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La Haye and Hindson go on to explain Daniel 12, which tells how Israel's suffering will lead to its salvation and the millennial kingdom of Christ.
Christian historicism treats Daniel 10-12 as part of the unfolding symbolic narrative of the Book of Daniel as a whole.
Verses 30-31 describe the events that followed: passing once more through Jerusalem, Antiochus instituted a persecution of Jewish customs and religion, desecrated the Temple, and established a garrison there.
Verses 32-39 describe the response of "the wise" (the group associated with the Book of Daniel) and "the many" (the population at large): the wise suffer and die so that the many will understand.
The same theme underlies the reference to the heavenly "Book of Truth" which is about to be revealed to Daniel, and which supposedly forms the content of chapter 11: both the past and the future are written already, and God is sovereign over all.
Daniel asks how long it will be before these things are fulfilled and is told, “From the time that the daily sacrifice is abolished and the abomination that causes desolation is set up, there will be 1,290 days; blessed is the one who waits for and reaches the end of the 1,335 days." It is generally accepted by modern scholars that the Daniel who appears as the hero of the Book of Daniel never existed, but that the authors reveal their true identity at the end of Daniel 12: they are the maskil, the "wise", of whom Daniel is one: "Those among the people who are wise shall make many understand ..." The actual background to the book was the persecution of the Jews by the Greek king Antiochus IV Epiphanes in 167-164 BCE, and there is a broad consensus that the book was completed shortly after that crisis ended.Christian millennialism is the belief in the resurrection of the martyrs and their thousand-year rule with Christ, followed by general resurrection, the last judgement, and the creation of a new heaven and new earth in which the faithful will be vindicated.A central role in the end-time drama is given to the figure of the Antichrist: opposed to God and his plan, he is either or both a military/political enemy and/or a deceiver who seeks to lead the faithful from Christ.The "King of the North" from this verse onwards refers not to the 2nd century Syrian king but to the Antichrist: he will deceive the Jews, who will accept him as their promised Messiah and enable the Temple to be rebuilt in Jerusalem, but he will not be a Jew and he will betray them.He will be a military conqueror, with his headquarters on the Temple mount (Daniel ), and he will wage war through the Middle East and the world until he will be destroyed by the true Messiah as predicted in Daniel .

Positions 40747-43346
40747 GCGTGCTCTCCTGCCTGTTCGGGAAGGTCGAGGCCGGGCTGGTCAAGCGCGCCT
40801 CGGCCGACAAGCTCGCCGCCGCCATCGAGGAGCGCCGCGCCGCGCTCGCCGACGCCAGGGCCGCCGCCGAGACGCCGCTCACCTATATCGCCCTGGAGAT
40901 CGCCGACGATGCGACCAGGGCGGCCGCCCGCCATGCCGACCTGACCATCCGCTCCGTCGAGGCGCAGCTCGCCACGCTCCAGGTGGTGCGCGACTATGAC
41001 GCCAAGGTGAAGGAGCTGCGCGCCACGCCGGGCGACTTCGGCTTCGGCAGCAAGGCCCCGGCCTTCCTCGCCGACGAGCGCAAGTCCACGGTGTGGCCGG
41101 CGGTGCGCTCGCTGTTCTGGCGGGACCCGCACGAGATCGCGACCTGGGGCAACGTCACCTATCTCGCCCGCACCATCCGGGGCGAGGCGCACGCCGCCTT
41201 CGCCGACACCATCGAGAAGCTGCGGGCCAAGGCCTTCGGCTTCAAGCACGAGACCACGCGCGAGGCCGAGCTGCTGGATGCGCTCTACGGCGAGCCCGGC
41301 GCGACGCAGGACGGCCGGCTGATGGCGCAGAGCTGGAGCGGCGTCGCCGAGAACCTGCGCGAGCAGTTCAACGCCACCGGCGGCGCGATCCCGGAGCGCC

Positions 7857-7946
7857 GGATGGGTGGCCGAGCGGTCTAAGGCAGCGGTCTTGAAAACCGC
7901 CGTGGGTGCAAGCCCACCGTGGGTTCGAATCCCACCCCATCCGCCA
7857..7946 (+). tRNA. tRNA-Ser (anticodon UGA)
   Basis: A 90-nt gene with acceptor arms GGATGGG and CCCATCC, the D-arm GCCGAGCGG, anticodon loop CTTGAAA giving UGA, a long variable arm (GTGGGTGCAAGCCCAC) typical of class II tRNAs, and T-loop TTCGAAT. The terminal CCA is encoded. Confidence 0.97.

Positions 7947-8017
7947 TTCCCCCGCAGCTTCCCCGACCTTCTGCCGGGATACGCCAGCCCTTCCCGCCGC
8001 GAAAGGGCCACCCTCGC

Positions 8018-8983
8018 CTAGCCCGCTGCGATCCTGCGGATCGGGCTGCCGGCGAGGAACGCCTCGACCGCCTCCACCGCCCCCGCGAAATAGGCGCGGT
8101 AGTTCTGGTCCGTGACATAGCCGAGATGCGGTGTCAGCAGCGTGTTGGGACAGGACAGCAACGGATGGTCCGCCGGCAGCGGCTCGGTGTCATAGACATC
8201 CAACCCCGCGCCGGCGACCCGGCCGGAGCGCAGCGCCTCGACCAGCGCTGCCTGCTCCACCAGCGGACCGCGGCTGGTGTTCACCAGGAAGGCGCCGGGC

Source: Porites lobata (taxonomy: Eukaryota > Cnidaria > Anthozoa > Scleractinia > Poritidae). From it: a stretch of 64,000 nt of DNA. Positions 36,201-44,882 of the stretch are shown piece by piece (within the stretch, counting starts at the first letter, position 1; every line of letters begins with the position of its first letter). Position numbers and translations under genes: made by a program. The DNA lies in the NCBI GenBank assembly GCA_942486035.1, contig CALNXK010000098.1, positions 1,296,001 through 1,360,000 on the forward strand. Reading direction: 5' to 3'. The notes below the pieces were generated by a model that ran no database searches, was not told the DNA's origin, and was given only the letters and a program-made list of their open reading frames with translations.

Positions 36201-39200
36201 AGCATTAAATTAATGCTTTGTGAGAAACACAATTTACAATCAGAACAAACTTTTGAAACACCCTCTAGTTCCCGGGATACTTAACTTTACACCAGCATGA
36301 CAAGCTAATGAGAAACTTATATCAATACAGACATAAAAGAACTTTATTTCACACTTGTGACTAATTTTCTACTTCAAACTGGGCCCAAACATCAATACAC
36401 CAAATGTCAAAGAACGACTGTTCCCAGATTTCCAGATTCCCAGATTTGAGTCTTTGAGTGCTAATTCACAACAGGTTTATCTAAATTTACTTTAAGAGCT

The failure of prophecy helps pinpoint the date of composition: the author knows of the desecration of the Temple in December 167, but not of its re-dedication or of the death of Antiochus, both in late 164; The vision is an apocalypse in the form of an epiphany (appearance of a divine being) with an angelic discourse (revelation delivered by an angel).